January 1929 saw the release of the second installment of Solomon Kane’s adventures.
And it is interesting to see this action hero mashup of Keanu Reeve’s John Wick and Arnold Schwarzenegger’s T-1000 spring up crystal clear in a time when people might suspect something that awesome couldn’t exist yet.
But what’s truly intriguing are the things this tale contains that have been gone for so long, they are almost unimaginable today.
There above the dead man’s torn body, man fought with demon under the pale light of the rising moon, with all the advantages with the demon, save one. And that one was enough to overcome the others. For if abstract hate may bring into material substance a ghostly thing, may not courage, equally abstract, form a concrete weapon to combat that ghost? Kane fought with his arms and his feet and his hands, and he was aware at last that the ghost began to give back before him, and the fearful laughter changed to screams of baffled fury. For man’s only weapon is courage that flinches not from the gates of Hell itself, and against such not even the legions of Hell can stand.
Here you get not just horror with its metaphysical aspects still intact as opposed to being reinterpreted through a materialistic or naturalistic frame… but you get a surprisingly profound take on the nature of truly transcendent courage. Platitudes that might seem patronizing coming from the pulpit of some small town church are here made viscerally real.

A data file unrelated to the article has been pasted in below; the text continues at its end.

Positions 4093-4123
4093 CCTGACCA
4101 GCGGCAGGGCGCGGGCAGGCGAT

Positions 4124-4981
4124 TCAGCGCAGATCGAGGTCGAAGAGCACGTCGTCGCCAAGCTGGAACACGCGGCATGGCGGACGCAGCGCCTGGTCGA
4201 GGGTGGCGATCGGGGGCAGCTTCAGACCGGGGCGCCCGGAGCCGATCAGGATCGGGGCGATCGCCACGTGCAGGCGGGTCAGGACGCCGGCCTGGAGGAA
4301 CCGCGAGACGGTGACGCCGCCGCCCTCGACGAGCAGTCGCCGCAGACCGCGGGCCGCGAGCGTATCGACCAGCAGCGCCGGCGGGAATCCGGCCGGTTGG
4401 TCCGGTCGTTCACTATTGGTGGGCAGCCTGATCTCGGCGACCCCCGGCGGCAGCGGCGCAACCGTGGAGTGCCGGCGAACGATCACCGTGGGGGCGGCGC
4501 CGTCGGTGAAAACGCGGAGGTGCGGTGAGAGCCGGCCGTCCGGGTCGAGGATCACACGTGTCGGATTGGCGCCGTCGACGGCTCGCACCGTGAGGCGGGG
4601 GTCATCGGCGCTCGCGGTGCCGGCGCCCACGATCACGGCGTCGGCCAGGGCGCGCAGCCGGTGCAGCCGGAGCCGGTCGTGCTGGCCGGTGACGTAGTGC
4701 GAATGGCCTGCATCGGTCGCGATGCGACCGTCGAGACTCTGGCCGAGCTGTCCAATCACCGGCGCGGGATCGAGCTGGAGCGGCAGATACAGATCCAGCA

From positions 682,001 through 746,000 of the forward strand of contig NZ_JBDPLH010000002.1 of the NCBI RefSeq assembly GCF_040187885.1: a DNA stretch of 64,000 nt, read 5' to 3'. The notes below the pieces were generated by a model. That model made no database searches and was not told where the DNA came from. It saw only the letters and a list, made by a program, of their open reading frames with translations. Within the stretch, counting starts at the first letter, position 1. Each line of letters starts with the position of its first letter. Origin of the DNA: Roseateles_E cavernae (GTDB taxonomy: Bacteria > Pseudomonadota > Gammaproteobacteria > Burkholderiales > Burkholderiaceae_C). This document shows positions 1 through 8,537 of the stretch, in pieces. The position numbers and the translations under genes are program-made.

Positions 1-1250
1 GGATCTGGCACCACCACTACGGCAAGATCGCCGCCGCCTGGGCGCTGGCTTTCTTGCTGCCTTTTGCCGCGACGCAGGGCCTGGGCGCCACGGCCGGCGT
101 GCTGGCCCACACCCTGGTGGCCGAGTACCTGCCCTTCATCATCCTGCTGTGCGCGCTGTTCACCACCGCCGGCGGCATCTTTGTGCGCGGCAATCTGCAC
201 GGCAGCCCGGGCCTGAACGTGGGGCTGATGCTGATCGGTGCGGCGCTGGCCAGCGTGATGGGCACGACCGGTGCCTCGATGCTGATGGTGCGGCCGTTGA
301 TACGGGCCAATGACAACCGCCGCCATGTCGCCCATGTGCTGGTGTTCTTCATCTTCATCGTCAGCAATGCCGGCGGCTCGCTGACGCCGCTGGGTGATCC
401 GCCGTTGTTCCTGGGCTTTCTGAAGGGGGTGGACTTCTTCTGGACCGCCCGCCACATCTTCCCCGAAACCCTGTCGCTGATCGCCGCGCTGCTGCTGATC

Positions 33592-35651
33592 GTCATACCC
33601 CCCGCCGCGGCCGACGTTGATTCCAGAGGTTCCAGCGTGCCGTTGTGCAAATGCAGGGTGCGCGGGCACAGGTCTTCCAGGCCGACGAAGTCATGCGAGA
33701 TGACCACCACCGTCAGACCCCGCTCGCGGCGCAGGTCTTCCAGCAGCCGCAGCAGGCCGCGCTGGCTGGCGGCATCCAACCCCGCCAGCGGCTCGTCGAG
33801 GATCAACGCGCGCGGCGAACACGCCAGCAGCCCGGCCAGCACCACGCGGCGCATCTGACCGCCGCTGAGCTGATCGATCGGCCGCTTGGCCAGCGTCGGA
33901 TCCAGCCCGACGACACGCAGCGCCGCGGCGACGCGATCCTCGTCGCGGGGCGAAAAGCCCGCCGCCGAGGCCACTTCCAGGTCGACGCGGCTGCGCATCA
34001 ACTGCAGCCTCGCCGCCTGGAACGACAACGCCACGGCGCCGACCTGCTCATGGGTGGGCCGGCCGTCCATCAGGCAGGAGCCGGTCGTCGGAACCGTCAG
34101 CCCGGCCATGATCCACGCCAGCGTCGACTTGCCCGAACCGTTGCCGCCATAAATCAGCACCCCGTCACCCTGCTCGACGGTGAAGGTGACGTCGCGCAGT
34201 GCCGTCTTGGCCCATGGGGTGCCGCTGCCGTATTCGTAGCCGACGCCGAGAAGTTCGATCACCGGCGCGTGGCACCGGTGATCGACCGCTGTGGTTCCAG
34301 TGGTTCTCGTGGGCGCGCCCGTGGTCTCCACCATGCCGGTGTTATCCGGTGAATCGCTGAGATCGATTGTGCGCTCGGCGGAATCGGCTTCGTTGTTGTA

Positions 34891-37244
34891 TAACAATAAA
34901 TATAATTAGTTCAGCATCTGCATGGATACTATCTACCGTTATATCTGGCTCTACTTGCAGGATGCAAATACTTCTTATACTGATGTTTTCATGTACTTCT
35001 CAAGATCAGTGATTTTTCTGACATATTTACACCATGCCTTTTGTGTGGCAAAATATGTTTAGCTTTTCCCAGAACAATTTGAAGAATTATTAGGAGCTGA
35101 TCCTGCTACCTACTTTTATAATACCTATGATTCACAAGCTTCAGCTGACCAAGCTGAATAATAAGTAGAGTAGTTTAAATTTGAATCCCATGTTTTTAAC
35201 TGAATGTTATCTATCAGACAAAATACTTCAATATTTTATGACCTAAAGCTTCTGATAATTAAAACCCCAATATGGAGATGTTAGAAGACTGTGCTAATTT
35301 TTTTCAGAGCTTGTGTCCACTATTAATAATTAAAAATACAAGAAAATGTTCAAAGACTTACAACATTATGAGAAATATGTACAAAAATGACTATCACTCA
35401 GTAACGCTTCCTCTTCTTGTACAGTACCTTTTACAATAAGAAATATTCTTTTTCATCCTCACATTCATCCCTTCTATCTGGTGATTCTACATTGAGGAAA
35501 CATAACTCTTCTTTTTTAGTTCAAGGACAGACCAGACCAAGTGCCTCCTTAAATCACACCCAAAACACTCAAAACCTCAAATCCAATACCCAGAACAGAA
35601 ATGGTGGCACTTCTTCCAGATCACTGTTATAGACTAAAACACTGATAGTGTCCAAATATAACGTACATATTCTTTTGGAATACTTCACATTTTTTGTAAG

More surprising than that is the reactions of the town folk to Kane at the conclusion:
“Life was good to him, though he was gnarled and churlish and evil,” Kane sighed. “Mayhap God has a place for such souls where fire and sacrifice may cleanse them of their dross as fire cleans the forest of fungus things. Yet my heart is heavy within me.”
“Nay, sir,” one of the villagers spoke, “you have done but the will of God, and good alone shall come of this night’s deed.”
“Nay,” answered Kane heavily. “I know not—I know not.”
Now, this final scene here is very reminiscent of the famous ending to the 1979 Mad Max film where the title character has finally tracked down the last nomad cyclist responsible for the deaths of his best friend, his wife, and his child. It takes an entire film, but this guy finally snaps and becomes at least as brutal as the cycle gang that was terrorizing pre-apocalyptic Australia.
And we all loved that movie, right? Max was not some goody two shoes “white hat”. He was an anti-hero. He was cool. He was… well… Mad!
But now jump back to 1929. When Solomon Kane is working through almost precisely the same sort of scenario (ie, “sentencing a man to death in cold blood”)– not only does Kane have the unanimous support of all the townspeople, but when he expresses his regret about it the townspeople flat out tell him that he is doing the will of God.
That’s how much our culture changed in the span of a mere fifty years. What was almost self-evident in the twenties could only be perpetrated by a madman in the seventies.